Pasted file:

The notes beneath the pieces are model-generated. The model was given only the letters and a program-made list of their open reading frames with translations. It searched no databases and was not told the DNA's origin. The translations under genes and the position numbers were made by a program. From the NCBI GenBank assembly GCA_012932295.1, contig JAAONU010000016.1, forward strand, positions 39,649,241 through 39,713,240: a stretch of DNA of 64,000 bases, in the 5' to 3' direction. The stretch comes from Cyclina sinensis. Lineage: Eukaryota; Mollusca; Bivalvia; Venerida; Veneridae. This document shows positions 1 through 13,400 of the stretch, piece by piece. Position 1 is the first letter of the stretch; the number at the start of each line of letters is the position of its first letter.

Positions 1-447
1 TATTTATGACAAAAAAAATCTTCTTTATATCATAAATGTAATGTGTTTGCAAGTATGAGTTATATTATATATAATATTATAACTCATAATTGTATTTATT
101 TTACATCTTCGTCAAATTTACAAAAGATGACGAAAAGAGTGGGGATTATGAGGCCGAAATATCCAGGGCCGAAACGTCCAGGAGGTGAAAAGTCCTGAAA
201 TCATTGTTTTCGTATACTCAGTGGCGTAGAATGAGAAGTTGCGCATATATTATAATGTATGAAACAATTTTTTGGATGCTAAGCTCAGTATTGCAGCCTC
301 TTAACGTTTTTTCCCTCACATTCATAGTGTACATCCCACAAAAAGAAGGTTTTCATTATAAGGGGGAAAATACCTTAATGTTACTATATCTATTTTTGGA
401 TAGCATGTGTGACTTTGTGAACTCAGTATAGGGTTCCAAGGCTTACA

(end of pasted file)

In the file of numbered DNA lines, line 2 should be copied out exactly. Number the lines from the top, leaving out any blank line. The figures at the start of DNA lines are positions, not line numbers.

Positions 1-447